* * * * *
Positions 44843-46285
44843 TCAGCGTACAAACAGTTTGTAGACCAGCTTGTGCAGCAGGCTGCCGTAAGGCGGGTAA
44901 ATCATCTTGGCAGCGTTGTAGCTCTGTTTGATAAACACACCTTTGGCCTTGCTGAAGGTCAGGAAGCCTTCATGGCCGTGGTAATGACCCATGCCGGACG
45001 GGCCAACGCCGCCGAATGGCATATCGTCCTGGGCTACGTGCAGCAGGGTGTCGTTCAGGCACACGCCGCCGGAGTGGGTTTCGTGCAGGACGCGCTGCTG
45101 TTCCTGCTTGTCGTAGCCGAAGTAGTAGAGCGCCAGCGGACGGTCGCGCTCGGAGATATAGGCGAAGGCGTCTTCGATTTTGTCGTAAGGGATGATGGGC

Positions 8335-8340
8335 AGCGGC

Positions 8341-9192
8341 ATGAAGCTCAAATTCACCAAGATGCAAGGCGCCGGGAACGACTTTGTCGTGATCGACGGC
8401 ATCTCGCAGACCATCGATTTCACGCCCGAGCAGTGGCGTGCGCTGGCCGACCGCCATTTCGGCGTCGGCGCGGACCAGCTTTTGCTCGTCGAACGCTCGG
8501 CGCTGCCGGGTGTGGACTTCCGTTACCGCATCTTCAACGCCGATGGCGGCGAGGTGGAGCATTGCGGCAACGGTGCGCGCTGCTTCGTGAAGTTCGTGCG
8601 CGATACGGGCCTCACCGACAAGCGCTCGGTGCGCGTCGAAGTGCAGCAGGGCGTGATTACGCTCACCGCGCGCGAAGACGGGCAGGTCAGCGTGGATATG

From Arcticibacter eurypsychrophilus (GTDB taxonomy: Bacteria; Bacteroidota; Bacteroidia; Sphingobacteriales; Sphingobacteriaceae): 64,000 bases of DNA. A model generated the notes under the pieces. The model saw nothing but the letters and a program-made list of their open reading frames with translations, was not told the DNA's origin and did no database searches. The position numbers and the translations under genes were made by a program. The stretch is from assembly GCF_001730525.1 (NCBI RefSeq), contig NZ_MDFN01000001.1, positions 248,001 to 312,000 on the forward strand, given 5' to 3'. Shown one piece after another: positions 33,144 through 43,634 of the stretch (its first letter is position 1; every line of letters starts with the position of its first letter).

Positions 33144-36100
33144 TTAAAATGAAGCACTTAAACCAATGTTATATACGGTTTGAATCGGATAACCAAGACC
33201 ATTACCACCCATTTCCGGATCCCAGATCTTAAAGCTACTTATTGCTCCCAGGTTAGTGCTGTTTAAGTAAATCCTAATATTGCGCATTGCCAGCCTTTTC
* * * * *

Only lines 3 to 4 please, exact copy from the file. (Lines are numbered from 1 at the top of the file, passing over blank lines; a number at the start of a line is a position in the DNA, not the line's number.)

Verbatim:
44901 ATCATCTTGGCAGCGTTGTAGCTCTGTTTGATAAACACACCTTTGGCCTTGCTGAAGGTCAGGAAGCCTTCATGGCCGTGGTAATGACCCATGCCGGACG
45001 GGCCAACGCCGCCGAATGGCATATCGTCCTGGGCTACGTGCAGCAGGGTGTCGTTCAGGCACACGCCGCCGGAGTGGGTTTCGTGCAGGACGCGCTGCTG